Early Detection of Fabry Disease Can Prevent Irreversible Heart Changes, Study Reports
Timely diagnosis of Fabry disease can prevent irreversible structural changes in the heart, a study reports.
In their research, “Echocardiographic Assessment of Patients with Fabry Disease,” a Canadian team reviewed the characteristics of heart abnormalities associated with Fabry disease. Their article appeared in the Journal of the American Society of Echocardiography.
The heart contains four chambers — the right and left atriums and the right and left ventricles. An atrium is smaller than a ventricle and has thinner, less muscular walls. A receiving chamber for blood, it is connected to the veins that carry blood to the heart.
The ventricles are the larger, stronger pumping chambers that send blood out of the heart. They are connected to the arteries that carry blood away.
The most common structural change in Fabry patients’ hearts is thicker left ventricle walls. Patients can have other heart abnormalities as well, however. These include an enlarged atrium, impaired function of atriums and ventricles, a heart valve disease, and a wider than normal aorta, the body’s main artery.
Doctors can use echocardiography to detect these problems. It provides them wtih a picture of the heart’s structural and functional abnormalities.
“A more precise and comprehensive characterization of Fabry cardiomyopathy using conventional and novel echocardiographic techniques may lead to earlier diagnosis, more accurate prognostication, and timely treatment,” the researchers wrote.
In Fabry patients, thicker left ventricle walls are caused by glycolipids building up in heart muscle fiber. Without treatment, the walls become thicker as the disease progresses. This hallmark is more common among men, and usually appears at an earlier age than in women.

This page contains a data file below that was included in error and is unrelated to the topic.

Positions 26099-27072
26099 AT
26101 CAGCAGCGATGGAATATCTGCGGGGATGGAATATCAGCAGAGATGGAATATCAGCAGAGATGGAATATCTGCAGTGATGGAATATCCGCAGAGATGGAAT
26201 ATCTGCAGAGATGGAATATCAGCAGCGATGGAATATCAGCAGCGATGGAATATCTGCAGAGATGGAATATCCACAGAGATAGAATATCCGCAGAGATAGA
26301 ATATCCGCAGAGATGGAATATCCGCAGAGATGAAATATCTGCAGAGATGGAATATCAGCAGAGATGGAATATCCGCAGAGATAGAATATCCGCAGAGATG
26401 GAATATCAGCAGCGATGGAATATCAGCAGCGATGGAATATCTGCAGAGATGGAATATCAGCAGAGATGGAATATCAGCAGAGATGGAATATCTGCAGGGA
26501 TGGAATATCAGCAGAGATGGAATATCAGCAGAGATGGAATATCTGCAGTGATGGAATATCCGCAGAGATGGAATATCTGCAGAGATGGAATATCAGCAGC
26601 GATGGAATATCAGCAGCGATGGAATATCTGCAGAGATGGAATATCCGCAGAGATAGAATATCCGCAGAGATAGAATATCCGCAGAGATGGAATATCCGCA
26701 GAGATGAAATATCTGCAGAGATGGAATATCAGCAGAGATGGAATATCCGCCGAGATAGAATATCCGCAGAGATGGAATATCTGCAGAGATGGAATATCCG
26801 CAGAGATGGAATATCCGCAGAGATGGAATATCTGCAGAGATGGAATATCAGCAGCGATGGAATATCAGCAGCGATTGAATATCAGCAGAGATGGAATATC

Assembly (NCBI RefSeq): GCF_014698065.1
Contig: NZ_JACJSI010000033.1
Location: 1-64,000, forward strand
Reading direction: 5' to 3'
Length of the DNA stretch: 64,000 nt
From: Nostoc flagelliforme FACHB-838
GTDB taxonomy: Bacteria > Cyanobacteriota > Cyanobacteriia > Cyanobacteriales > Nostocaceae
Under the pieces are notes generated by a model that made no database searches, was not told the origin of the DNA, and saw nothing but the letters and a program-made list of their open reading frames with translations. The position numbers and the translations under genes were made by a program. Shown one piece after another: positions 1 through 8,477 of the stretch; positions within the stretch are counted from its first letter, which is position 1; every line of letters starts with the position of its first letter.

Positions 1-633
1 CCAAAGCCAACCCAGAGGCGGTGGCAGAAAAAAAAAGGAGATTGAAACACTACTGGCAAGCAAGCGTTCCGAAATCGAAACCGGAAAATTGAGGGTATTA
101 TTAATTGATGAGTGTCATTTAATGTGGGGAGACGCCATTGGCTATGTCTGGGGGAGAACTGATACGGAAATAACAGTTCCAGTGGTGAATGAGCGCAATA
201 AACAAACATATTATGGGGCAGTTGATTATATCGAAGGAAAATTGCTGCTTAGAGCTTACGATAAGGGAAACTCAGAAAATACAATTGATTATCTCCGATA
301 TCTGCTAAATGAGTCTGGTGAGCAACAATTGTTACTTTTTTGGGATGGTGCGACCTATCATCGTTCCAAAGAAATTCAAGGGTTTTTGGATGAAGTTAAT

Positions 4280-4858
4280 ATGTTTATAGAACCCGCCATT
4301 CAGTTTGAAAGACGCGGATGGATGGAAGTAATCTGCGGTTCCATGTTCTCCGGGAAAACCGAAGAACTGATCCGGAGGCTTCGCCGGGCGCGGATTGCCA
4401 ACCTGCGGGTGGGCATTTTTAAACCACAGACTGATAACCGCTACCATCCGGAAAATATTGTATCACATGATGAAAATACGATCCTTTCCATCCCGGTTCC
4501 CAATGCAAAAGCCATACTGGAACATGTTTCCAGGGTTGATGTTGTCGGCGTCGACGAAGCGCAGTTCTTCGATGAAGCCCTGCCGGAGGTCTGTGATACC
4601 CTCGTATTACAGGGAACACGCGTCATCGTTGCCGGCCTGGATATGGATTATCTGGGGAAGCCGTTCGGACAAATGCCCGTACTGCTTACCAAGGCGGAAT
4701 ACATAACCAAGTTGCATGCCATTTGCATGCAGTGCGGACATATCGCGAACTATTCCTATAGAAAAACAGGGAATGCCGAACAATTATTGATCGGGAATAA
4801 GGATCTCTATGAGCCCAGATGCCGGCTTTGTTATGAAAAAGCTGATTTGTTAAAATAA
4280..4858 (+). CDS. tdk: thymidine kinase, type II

Another manifestation of Fabry disease is thickening of papillary muscles — small ventricle muscles connected to valves — and valve function impairment. Fabry patients are more likely to have this abnormality than people with similar heart conditions. Still, enlarged papillary muscles are not enough by themselves to denote Fabry disease, the researchers reported.
A person with a thicker left ventricle wall is also likely to have a smaller right ventricle. This structural change promotes right ventricle dyfunction, which increases a person’s risk of hospitalization and death.
Some studies have reported that glycolipids can accumulate in atrium cells, which are responsible for the electrical stimulus that controls atrium beat rhythm. By changing the cells’ activity, the deposits can lead to irregular heartbeats and an enlarged atrium — a condition that occurs in about 30% of cases. There is also evidence that glycolipid deposits can cause atrium dysfunction regardless of other heart abnormalities.
In addition, about 57% of Fabry patients have thicker mitral valves and 47% thicker aorta valves. These abnormalities usually cause only mild valve dysfunction or valve disease, however.
Enzyme replacement therapy is the gold standard for treating Fabry disease. It reverses the effects of the faulty alpha-galactosidase A enzyme linked to the disease.
A number of clinical trials have shown that enzyme replacement therapy can reverse the heart manifestations of Fabry syndrome. But some studies have failed to show that the therapy’s benefits are long-lasting.
Whether it can ultimately lead to better disease outcomes also remains unclear.
The researchers suggested that timely detection of Fabry disease’s cardiac manifestations could improve enzyme replacement therapy’s effectiveness and give patients a better chance at heart recovery.
Using advanced imaging techniques such as three-dimensional echocardiography could help with this task and pave the way for additional therapy developments, they said.